Painting your walls is one of the easiest ways to transform the look of your living space. What is not so easy is selecting the perfect colors. The choices are seemingly infinite, and trying to picture how particular shades will look and work together in your apartment or condo can be a challenge. But the process doesn't need to be overwhelming. Check to make sure you're allowed to paint your unit, then follow these basic guidelines for selecting shades.
Choose the decor, then pick the paint color.
Most people want to slap on a coat of paint before they do anything else to a room. But I always advise clients to build a room around the colors in the furnishings, curtains and rugs. These often have patterns and color combinations you wouldn't necessarily put together on your own, and they can be your jumping-off point. And if you don't work with your fabrics and furnishings, they can compete with the wall color. With the many paint apps out there, such as ColorSnap by Sherwin-Williams, it's easy to color-match a pattern to any can of paint. You can also bring a fabric sample to the paint store to scan there.
Go cool or go warm, and stick with it.
You can use multiple colors in a small space or in adjoining rooms, as long as you do one thing: Stick with either cool tones or warm tones in every color. Gray with brown undertones, for example, is a warm taupe. If the undertones are purple, the gray will be more of a cool lilac. Mix those two shades and the result will be disharmony. But use the warm taupe gray in one room and a warm olive in another and you'll get a good flow between the rooms.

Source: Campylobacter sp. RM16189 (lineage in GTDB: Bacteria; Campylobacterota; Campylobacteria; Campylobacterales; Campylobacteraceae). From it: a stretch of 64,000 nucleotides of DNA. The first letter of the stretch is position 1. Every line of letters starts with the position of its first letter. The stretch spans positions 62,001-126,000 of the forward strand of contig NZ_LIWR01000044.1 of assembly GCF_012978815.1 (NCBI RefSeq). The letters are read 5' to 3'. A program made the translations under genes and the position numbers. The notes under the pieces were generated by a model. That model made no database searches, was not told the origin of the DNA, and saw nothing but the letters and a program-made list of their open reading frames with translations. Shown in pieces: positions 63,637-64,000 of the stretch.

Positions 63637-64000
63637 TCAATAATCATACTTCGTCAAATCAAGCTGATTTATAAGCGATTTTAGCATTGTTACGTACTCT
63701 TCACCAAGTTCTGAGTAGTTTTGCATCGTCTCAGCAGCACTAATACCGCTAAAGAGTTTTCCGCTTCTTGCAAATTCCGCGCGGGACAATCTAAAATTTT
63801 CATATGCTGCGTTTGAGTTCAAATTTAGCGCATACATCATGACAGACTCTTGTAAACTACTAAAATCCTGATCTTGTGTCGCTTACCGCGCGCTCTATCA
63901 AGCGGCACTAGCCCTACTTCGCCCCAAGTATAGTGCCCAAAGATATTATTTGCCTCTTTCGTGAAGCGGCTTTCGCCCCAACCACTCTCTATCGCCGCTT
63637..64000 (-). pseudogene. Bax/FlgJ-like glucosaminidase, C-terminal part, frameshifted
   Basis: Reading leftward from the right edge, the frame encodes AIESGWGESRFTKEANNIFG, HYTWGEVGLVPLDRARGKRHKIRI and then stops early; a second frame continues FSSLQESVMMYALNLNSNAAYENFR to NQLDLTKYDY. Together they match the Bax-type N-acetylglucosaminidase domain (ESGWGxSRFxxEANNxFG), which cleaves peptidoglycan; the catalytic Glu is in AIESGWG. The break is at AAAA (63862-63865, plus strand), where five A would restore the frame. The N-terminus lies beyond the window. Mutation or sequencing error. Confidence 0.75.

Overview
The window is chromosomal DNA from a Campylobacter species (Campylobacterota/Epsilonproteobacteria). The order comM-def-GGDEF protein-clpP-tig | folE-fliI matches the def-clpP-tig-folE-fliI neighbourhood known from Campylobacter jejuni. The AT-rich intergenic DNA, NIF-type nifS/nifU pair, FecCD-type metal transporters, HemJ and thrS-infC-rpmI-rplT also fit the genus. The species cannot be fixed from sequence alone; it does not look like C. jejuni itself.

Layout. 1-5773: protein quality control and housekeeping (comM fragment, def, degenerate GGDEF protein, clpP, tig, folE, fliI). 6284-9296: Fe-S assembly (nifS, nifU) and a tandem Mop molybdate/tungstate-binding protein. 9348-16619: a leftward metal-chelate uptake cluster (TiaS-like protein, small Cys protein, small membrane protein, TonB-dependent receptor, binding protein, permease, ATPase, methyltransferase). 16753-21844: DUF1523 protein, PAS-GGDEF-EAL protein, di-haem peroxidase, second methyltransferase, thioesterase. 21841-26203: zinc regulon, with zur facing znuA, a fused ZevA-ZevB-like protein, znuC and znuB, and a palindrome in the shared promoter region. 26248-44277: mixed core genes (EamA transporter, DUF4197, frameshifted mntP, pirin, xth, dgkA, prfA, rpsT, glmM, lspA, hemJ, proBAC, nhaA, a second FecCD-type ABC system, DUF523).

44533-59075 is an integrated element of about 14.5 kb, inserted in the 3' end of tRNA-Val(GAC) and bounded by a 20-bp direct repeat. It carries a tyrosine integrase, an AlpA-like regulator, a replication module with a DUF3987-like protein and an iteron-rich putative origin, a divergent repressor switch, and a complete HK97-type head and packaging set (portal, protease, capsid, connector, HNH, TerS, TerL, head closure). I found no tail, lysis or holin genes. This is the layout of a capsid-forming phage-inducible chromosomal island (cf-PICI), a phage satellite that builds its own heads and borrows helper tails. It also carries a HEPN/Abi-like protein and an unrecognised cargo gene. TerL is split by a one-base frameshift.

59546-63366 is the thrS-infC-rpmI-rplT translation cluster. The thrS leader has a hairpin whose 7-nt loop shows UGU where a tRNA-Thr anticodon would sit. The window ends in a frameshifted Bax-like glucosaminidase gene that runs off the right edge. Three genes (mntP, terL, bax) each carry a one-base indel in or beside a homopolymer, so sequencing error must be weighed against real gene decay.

Consider the lighting.
I always paint three 2-by-2-foot samples side by side on each wall before painting a whole room. I'll paint the color I want, plus one shade darker and one shade lighter next to it. That's because lighting can change everything and you have to see a color on the wall to know for sure how it's going to look in a room. If you're in a kitchen and your light source is fluorescent, the hue is going to have a blue tint to it. If you're in a room with no natural light, your color is going to appear much darker than in the paint aisle. If you're going for a dark color, make sure you have enough natural light in the room or your small space will turn into a cave.
Make one thing the star.
If you want a bold wall color and have put up a sample and love the way it feels, then keep your furniture neutral. Choose grays, whites and creams and let the wall color be the star. Sometimes even just a thick stripe or feature wall is all you need with a saturated color.
As you choose paint colors for your home, remember that apartment- and small-space living is often transitional. This can be a time to explore interesting choices. As long as you stick with colors that make you feel good, you can take a few chances. It doesn't have to be scary.Copyright © 2014, Los Angeles Times